Fertility cycle

Once a month your body prepares itself for pregnancy. If you aren’t pregnant, you have a period. Blood and mucus from your uterus are discharged instead of being used for a pregnancy.

From ovulation to fertilization

Every month an ovary releases a mature egg into the fallopian tube. We call this ovulation, and it happens around 2 weeks after your period. If you have had sex without using contraceptives, and a sperm has found its way into a fallopian tube, fertilization may take place. You become pregnant. The fertilized egg travels along the Fallopian tube to the uterus.

Bed of mucous membrane

Once a month your hormones simultaneously ensure that the wall of your uterus develops a thick layer of mucus and blood. It is actually like a bed of mucous membrane. If you become pregnant, the egg that has been fertilized by the sperm has a soft landing on that bed and snuggles down in it.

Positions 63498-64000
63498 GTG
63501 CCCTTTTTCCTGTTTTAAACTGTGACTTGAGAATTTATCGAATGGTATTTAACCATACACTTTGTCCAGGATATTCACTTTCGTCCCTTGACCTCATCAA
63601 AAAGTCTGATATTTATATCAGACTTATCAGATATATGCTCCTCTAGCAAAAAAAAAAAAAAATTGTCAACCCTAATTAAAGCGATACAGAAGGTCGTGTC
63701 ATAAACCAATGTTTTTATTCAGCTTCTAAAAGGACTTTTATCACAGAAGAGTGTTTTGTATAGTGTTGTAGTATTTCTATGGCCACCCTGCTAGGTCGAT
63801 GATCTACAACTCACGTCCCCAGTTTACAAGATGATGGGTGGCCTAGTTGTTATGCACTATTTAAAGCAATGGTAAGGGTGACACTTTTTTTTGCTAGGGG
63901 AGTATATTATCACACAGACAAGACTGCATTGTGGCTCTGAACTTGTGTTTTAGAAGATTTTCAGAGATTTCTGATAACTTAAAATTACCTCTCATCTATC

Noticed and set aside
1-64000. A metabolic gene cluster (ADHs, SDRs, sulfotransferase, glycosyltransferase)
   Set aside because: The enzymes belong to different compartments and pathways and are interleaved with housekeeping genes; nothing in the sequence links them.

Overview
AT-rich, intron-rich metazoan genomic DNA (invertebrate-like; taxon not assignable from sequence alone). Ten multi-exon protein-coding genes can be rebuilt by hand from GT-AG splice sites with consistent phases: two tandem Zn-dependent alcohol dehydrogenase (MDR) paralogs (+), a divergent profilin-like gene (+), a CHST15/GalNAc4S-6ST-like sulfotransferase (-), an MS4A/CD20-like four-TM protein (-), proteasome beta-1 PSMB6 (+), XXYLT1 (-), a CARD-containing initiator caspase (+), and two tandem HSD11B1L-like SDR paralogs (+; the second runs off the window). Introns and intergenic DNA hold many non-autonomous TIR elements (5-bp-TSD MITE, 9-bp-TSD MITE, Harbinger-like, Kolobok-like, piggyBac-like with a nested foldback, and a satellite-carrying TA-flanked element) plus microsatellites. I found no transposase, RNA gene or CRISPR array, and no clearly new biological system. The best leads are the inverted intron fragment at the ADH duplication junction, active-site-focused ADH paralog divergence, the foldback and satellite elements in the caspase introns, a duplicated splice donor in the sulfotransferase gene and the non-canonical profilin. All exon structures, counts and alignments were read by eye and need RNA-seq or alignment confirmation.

No fertilization: a period

If no egg is fertilized and you’re not pregnant, that bed of mucous membrane has no function anymore. That is why your body repels the inner wall of the uterus: blood and mucus come out of the vagina. This blood and mucous have actually come from your uterus.

Your menstrual cycle starts with your period. That is day 1.

Ovulation: approximately 2 weeks later an ovary releases an egg into the fallopian tube. This egg then travels to the uterus. You can get pregnant around this time.

If the egg isn’t fertilized by a sperm, it dies. Approximately 2 weeks after ovulation, the egg and the mucous membrane pass out of your uterus: you have a period again.


You develop breasts during puberty. This could start in a girl of 8, but also in a girl of 14. Age varies for all girls.


During puberty, a girl has her first period. For about 5 days, some blood, mixed with mucus, flows from your vagina. You can use tampons, sanitary pads or cups to soak up the blood and mucus.